NEW ORLEANS -- Like many of you, I had the Louisville codger punching out the Kentucky codger in the ESPN dialysis office pool. Never mess with a 71-year-old Cardinals fan with a good right jab.
But that's about it for UK failures these days. Otherwise, the Wildcats have all but locked up this Final Four, right?
In Saturday night's national semifinal at the Mercedes-Benz Superdome, they'll flick away 8½-point underdog Louisville like a cigarette butt. Then late Monday evening, they'll dispose of whatever poor sap -- Kansas or Ohio State -- happens to advance to the championship game. For all we know, CBS already has Kentucky's "One Shining Moment'' video cued up and ready to go.
So spectacularly and unnaturally talented is the Kentucky roster that Gary Williams, the former Maryland coach, says UK could beat the NBA's Washington Wizards in a one-game matchup at Rupp Arena. And here's the kicker: Louisville star freshman Chane Behanan, who was recruited hard by UK and is buds with Wildcat freshmen Anthony Davis and Marquis Teague, agrees with Williams.
"They probably can," Behanan said between allergy-related sneezes Thursday. "I wouldn't doubt it. I'm not doubting Kentucky. They're a very, very good team. And they've got a lot of pros on the team. They probably can go in the NBA and win a couple of games."
Everything is in place for a Kentucky Koronation. The wise guys in Vegas love them. Hoops analysts swoon over them. And Behanan is right; the NBA draft later this year is going to be an infomercial for UK basketball. Everybody but the Kentucky team manager is going to be picked in the first round.
You can't even invent reasons why Kentucky could leave New Orleans without the NCAA championship trophy. The Dome Factor? Please. The Wildcats won't have any trouble putting the biscuit in the basket -- dome or no dome.
"It won't be [a factor] for Kentucky because they shoot a lot of layups and dunks,'' said Louisville coach Rick Pitino.
Kentucky has the title of No. 1 overall seed. Kentucky has Davis, the consensus national player of the year, and the almost equally gifted freshman, Michael Kidd-Gilchrist. Kentucky has a coach (John Calipari) with an obscene 87.7 winning percentage at UK.
On paper, the only thing that could stop the Wildcats from winning it all is gout or an arrow from Katniss Everdeen. Seriously, UK has lost once since Dec. 10. Indiana gave the Wildcats everything they could handle in the Sweet 16 -- and still lost by 12. The only thing uglier than Baylor's Elite Eight unis was its dozen-point loss to Kentucky.
The Saturday hoops nightcap -- Kansas vs. Ohio State -- is probably the more compelling basketball game. OSU star Jared Sullinger will play this time (he missed the 78-67 loss at KU's Allen Fieldhouse with back spasms). And the Jayhawks have transformed themselves from a 7-3 team in mid-December (including a 10-point defeat to Kentucky and a shocking home loss to Davidson) to a Final Four team in March.
But Rock Chalk vs. The i Dotters has nothing on Louisville vs. Kentucky. Mention the dialysis clinic dust-up between the elderly U of L and UK fans to Pitino and, almost like a proud father, the Cardinals coach smiles and said, "Did we win the fight?"
The UK players are on downplay-the-rivalry cruise control. It's as if Calipari has done a Spock mind-meld on them: It's just another game. It's just another game. It's just another game.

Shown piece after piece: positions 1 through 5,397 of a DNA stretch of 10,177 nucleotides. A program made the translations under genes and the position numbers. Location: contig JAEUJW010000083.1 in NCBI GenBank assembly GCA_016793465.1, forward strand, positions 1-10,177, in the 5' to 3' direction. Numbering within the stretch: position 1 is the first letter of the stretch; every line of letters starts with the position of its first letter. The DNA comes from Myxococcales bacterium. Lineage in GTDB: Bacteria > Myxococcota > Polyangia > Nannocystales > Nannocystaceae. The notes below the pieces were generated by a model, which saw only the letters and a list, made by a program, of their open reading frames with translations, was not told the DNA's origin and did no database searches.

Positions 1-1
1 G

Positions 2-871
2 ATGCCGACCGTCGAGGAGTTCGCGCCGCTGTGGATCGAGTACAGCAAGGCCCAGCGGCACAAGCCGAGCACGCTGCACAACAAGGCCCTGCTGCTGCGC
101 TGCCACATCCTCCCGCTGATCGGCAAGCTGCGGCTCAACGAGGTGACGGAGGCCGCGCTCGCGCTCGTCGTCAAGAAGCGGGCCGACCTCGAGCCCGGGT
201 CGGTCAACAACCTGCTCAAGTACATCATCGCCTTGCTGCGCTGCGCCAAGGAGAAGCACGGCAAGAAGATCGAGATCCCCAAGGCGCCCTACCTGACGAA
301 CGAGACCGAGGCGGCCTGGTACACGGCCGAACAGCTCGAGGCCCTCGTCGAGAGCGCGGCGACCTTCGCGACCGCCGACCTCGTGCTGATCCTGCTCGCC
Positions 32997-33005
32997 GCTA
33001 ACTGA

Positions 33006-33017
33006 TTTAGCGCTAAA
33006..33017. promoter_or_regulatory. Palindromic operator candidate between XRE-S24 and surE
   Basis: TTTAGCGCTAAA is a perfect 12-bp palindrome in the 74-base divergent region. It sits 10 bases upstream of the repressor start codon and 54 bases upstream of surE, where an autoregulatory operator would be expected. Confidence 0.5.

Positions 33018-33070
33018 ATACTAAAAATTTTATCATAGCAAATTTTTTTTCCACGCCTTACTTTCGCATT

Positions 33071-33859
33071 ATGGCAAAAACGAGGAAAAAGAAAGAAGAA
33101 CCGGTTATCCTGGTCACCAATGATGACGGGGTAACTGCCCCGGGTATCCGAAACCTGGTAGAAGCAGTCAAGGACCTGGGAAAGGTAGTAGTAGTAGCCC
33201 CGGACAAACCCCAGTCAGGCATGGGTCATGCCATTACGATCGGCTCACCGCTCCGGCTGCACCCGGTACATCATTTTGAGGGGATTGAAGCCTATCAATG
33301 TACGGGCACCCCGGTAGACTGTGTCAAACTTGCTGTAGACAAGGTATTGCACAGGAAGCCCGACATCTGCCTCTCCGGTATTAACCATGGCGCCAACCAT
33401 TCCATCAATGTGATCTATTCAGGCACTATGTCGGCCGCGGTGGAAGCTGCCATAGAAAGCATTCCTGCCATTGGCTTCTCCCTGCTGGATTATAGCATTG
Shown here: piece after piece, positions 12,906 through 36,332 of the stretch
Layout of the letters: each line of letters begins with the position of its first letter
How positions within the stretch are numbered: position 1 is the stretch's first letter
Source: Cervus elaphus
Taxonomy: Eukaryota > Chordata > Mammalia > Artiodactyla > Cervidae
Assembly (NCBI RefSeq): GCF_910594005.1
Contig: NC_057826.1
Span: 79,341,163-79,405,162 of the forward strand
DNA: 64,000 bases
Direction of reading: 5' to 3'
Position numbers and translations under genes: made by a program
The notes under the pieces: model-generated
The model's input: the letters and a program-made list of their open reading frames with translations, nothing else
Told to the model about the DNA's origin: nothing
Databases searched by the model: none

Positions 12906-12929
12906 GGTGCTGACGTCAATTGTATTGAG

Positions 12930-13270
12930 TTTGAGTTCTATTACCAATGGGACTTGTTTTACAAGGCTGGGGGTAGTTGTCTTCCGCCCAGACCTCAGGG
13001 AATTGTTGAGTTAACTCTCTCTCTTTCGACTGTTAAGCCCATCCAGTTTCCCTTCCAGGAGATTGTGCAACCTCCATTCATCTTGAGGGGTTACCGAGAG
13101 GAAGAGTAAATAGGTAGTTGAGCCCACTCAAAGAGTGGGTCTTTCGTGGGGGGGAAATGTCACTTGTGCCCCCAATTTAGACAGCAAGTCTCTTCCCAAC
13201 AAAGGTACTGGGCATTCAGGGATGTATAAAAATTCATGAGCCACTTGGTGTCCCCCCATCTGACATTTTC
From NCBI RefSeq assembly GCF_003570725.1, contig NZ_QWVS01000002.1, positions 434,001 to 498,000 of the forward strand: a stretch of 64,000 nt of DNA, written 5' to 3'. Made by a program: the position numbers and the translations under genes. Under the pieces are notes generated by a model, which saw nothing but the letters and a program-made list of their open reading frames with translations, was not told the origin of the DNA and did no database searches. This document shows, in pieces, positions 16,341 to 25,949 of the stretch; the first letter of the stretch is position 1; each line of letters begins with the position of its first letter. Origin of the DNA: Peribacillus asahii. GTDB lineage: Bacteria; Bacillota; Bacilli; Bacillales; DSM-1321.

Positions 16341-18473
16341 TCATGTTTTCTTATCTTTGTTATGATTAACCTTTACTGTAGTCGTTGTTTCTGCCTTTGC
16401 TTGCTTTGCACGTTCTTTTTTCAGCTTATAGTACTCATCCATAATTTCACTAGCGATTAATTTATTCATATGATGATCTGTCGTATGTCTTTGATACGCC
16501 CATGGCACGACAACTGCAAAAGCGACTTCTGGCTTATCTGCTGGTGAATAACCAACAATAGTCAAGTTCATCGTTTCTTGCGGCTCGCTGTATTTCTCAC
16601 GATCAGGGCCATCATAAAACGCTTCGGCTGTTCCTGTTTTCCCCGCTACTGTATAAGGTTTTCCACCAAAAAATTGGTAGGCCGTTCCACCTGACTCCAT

"At this time of the year, a rivalry doesn't really matter," Calipari said.
"We haven't really been paying attention to all of it," said UK senior guard Darius Miller.
Stop. There's no way not to pay attention to it. Even Calipari joked about the U of L dialysis patient punching out the UK guy.
"I'm disappointed about that," he said.
On a scale of 1 to 10 -- 10 being the highest on a hoops intensity level -- Louisville vs. Kentucky is a 12. Pitino talked about the rivalry's beginnings, that it was the product of racial division. Louisville, he said, was considered the "minority" university and Kentucky was supposedly the school of the "privileged."
No more. Times change.
"The lines are no longer racially motivated," Pitino said. "It's just pure hatred."
Whatever it is, the rivalry will be on full display Saturday evening. Kentucky should win. Then again, mighty UNLV should have defeated Duke in the 1991 national semi. Back then, people thought Jerry Tarkanian's team was good enough to beat NBA teams too.
Things happen, which is why Louisville, a No. 4 seed, is still playing and No. 1s Michigan State, Syracuse and North Carolina are out and No. 2s Duke and Missouri couldn't make it to the Round of 32. That's why Calipari, who coached in the NBA, slammed on the brakes when UK's invincibility was discussed.
"This team could not beat one NBA team, not one," he said. "The worst one in the league, we could not beat."
What matters is if Kentucky, making its second consecutive Final Four trip under Calipari, can beat the best remaining teams in this tournament. Can it handle the same pressures and expectations that caused some of UK's players to tighten up in last year's Final Four semi? Can it beat a cayenne-pepper-hot U of L team on a neutral court and with Pitino having seven long days to prepare?
Nothing against Ohio State and Kansas -- it should be a wonderful game -- but it doesn't have the drama biceps of Kentucky vs. Louisville. And there have been zero reports of unrest at dialysis centers in the Lawrence, Kan., or Columbus, Ohio, areas.
So here's what we're going to get Saturday evening: an upset for the ages, followed by thousands of UK fans shuffling comatose through the French Quarter like zombies in Night of the Living Dead.
Or another no-brainer Kentucky victory.
Anything is possible. Davis could overdose on beignets at Cafe du Monde and miss the game. Calipari could declare himself eligible for the New York Knicks job. But I doubt it.
I'm leaning hard toward Option No. 2 -- a UK win.
So are the Washington Wizards.